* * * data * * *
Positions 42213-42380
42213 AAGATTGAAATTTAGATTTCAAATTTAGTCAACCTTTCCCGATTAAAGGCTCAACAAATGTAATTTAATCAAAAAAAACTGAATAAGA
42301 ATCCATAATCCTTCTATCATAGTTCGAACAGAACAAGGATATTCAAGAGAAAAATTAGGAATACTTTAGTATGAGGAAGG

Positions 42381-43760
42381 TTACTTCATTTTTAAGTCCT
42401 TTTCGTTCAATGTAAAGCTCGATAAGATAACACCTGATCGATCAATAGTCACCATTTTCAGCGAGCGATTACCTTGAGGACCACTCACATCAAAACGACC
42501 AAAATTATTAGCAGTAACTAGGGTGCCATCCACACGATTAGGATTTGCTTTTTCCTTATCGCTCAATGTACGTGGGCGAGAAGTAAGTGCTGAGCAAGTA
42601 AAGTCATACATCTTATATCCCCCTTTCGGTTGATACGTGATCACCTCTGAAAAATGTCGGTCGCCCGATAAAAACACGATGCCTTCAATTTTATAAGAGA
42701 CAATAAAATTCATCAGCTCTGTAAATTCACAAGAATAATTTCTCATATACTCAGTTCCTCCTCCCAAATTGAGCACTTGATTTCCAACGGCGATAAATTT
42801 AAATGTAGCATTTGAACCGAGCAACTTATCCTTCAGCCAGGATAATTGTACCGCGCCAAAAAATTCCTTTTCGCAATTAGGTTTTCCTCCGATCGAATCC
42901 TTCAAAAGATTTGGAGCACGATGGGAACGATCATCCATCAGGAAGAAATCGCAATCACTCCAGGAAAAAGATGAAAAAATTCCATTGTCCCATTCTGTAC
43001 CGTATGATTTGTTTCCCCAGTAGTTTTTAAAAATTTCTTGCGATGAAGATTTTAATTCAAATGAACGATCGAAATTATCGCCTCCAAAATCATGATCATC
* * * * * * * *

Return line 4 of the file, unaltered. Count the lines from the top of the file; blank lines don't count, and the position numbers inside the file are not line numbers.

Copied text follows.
Positions 42381-43760